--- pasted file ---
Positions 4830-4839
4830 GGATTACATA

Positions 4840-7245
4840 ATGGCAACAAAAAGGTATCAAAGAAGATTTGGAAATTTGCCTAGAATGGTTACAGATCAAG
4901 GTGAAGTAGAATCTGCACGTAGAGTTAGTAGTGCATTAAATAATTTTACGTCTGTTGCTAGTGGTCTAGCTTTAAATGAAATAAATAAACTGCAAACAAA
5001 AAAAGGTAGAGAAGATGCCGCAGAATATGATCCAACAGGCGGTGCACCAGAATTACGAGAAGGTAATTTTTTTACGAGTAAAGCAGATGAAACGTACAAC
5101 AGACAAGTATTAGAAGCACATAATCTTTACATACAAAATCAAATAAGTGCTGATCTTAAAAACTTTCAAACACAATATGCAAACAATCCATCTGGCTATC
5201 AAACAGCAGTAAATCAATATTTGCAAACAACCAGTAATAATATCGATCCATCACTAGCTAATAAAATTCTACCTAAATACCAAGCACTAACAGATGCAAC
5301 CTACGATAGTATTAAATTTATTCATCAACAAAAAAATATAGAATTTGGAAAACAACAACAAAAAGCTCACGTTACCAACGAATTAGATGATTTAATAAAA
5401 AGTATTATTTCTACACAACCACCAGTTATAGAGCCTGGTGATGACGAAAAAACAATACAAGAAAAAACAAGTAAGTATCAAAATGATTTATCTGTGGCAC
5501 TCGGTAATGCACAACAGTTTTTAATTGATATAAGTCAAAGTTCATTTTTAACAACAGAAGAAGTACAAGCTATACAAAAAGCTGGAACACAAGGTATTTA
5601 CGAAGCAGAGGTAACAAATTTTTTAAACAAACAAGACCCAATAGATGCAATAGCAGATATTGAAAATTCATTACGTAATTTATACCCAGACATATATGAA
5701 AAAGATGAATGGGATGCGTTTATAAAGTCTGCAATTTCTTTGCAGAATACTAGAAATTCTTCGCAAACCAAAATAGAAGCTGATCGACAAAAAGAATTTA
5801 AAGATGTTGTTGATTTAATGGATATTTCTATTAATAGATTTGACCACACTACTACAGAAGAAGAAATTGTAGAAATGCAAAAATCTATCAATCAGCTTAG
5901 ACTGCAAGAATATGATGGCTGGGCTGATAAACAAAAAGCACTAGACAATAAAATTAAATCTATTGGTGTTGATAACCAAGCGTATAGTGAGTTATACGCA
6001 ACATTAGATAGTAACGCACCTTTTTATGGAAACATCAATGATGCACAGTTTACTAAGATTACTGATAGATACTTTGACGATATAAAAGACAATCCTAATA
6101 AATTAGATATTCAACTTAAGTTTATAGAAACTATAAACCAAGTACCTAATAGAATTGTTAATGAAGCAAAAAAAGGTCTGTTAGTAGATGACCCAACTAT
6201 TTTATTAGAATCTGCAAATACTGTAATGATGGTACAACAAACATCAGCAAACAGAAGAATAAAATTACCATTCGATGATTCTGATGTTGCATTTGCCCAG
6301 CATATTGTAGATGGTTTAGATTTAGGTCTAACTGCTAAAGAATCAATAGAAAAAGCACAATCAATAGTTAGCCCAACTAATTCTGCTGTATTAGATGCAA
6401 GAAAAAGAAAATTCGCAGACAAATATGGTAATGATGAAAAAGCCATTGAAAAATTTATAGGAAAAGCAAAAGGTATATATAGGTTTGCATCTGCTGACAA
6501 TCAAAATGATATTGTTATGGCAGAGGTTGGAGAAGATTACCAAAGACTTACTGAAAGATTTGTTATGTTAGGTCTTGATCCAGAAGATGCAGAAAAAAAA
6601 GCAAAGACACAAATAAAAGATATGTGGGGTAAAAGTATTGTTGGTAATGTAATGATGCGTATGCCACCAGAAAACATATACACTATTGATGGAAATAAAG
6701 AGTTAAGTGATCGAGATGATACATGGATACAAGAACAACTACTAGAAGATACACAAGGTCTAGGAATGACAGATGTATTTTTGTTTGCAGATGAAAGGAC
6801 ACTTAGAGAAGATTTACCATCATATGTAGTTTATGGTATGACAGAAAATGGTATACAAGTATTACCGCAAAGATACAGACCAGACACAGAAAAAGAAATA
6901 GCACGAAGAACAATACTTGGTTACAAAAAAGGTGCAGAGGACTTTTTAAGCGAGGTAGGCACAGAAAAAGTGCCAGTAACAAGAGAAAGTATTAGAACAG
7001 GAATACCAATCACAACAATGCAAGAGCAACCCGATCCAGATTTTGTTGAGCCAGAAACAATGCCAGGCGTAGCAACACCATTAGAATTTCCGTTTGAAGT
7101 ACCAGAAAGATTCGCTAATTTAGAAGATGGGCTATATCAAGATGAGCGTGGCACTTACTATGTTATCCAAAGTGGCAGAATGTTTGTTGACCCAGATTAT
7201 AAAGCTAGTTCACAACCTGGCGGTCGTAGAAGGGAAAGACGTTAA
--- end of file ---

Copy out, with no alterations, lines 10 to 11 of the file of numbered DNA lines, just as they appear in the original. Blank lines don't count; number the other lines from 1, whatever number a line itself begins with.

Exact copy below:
5401 AGTATTATTTCTACACAACCACCAGTTATAGAGCCTGGTGATGACGAAAAAACAATACAAGAAAAAACAAGTAAGTATCAAAATGATTTATCTGTGGCAC
5501 TCGGTAATGCACAACAGTTTTTAATTGATATAAGTCAAAGTTCATTTTTAACAACAGAAGAAGTACAAGCTATACAAAAAGCTGGAACACAAGGTATTTA